More than half a dozen high school students refused to stand for the national anthem during an assembly featuring Arkansas Gov. Asa Hutchinson.
The movement was inspired by San Francisco 49ers quarterback Colin Kaepernick, who has said that he will not stand for the anthem until there is "significant change," according to ABC.
He hopes his protest will bring light to police brutality and the marginalization and oppression faced by African-Americans in today's society.
"[I will not] stand up to show pride in a flag for a country that oppresses black people and people of color," he said.
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Kaepernick, who initially sat during the anthem but now kneels, has sparked a revolution across the country, inspiring other professional athletes -- and now high school students -- to join in his protests.
During a school-wide assembly at Hall High School in Little Rock, Arkansas, a group of students refused to stand while the school band played the national anthem, instead choosing to remain in their seats. Their actions have sparked debate in the local community, according to KARK, and parents are discussing if it's right for the teens to protest in this manner.
"There's nothing wrong with having your own beliefs, but be respectful," said one parent.
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Other parents disagreed.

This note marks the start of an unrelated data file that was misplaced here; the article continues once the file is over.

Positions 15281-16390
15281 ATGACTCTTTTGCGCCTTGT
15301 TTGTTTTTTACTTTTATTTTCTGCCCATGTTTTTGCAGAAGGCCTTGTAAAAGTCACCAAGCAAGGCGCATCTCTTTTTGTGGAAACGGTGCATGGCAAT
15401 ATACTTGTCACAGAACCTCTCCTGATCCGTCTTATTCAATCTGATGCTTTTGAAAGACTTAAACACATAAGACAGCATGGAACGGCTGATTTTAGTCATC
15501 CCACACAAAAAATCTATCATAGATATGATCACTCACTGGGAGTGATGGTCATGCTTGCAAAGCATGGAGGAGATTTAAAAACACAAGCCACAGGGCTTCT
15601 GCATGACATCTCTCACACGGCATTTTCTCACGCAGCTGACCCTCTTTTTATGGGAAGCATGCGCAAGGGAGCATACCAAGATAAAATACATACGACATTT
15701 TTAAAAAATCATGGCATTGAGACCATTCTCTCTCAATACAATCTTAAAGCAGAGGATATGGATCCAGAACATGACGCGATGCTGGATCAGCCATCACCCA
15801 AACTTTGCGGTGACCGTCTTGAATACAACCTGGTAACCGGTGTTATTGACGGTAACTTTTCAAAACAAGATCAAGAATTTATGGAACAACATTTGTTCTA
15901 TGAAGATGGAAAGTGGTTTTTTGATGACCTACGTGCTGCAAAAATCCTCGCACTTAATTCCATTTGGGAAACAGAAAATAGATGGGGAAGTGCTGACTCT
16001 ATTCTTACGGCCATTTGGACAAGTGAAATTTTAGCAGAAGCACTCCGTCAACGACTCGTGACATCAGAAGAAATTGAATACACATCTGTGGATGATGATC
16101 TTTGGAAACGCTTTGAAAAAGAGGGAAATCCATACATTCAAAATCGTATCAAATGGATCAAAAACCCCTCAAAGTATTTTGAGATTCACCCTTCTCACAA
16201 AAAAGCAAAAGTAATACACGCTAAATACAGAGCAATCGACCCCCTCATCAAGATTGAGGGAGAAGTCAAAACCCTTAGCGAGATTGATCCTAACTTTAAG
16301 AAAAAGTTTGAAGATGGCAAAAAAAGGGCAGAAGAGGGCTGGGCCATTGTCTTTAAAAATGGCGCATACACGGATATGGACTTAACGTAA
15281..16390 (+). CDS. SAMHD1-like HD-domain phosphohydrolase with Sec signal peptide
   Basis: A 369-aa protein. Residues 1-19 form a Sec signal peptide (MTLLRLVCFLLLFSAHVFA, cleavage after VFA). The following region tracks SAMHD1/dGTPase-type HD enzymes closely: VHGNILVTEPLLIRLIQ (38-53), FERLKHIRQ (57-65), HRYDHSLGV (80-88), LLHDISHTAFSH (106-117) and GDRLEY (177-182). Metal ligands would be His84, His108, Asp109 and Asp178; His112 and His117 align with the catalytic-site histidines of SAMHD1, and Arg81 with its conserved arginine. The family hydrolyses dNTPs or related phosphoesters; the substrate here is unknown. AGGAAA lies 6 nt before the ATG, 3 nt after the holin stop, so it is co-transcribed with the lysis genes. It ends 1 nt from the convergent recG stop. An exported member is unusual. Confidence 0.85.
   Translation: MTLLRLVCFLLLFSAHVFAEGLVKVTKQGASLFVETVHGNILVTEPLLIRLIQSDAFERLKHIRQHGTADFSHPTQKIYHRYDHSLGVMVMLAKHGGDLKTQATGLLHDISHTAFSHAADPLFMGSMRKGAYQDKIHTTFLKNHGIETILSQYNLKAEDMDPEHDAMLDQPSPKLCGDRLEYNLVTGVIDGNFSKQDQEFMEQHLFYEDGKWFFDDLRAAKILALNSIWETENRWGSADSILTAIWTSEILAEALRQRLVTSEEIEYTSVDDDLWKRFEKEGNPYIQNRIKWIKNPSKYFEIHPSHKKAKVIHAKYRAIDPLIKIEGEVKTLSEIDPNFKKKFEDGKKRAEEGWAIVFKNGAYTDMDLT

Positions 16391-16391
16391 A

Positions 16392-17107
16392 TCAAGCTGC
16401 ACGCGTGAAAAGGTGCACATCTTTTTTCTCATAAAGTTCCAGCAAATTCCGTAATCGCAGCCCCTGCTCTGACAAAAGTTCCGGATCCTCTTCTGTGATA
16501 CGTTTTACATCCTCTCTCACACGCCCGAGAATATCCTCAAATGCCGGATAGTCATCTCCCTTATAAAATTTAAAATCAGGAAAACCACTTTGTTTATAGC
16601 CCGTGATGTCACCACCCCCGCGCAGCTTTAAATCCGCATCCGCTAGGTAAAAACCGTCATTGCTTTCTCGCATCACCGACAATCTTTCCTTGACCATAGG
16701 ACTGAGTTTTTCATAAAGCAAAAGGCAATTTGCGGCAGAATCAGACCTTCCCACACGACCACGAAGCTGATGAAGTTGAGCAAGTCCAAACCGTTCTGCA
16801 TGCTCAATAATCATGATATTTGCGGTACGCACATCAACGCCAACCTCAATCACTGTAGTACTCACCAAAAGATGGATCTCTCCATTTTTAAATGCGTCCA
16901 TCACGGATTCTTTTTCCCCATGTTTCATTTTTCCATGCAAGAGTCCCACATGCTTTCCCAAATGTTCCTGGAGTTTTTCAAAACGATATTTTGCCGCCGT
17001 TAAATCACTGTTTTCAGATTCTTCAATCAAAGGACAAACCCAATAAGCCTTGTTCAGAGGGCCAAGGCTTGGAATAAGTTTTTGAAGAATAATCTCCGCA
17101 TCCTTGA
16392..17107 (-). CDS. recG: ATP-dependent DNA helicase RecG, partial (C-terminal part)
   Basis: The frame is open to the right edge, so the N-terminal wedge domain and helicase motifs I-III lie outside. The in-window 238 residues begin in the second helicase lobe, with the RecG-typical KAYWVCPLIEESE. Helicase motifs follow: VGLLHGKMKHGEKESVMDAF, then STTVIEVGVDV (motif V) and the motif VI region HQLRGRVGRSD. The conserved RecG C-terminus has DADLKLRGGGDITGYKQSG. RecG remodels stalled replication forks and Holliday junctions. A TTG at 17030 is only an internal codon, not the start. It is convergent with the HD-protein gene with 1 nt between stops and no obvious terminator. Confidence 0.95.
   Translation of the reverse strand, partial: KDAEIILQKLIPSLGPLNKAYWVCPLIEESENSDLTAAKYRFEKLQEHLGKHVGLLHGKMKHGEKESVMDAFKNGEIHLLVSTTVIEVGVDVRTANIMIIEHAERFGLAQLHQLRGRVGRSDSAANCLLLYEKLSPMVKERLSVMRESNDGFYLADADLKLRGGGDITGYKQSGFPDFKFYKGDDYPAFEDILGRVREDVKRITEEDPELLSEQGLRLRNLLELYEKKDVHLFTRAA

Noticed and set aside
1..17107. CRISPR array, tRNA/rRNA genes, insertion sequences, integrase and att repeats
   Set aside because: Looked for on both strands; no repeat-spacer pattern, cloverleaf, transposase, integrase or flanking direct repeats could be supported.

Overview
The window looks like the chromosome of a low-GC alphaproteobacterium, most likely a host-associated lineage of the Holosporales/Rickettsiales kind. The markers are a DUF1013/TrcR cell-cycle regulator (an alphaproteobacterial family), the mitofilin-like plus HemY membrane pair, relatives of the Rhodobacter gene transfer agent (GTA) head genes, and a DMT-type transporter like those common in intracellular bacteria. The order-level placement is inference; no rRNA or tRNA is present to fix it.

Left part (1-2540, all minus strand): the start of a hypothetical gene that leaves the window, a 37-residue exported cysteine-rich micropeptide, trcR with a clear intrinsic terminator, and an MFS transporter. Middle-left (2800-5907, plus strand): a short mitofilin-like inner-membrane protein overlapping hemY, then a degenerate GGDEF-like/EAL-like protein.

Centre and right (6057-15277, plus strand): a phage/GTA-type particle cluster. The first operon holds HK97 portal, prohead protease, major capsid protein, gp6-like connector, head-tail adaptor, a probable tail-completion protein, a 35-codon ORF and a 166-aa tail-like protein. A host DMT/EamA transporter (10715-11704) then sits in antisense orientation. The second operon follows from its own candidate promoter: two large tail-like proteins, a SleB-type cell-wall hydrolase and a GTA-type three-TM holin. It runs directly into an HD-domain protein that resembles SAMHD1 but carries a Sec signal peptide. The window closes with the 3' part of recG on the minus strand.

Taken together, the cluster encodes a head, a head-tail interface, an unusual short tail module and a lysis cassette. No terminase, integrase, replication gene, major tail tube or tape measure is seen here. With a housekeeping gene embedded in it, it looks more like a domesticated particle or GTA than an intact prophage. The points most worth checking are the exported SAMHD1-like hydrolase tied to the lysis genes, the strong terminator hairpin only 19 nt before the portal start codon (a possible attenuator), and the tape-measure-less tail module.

"I don't think anything is wrong with that," said another parent to KARK. "You should stand up for what you believe in, and no one should force you to do anything different."
Members of the school staff have also expressed approval of the kids' actions.
"It made me proud because it let me know that they are thinking, and they are seeing what's going on in the United States of America," Hall High School head janitor William Hatten said to KARK. "The national anthem, the constitution, it wasn't meant for people of color, in my opinion. So, why should we represent something that we were not included in?"
The events in Arkansas don't appear to be an isolated incident. In Massachusetts, a high school football player took Kaepernick's example and knelt during the anthem, according to MassLive. He claims that he was suspended for one game after his protest, but that his punishment was later reversed after Black Lives Matter activists flooded his principal with phone calls.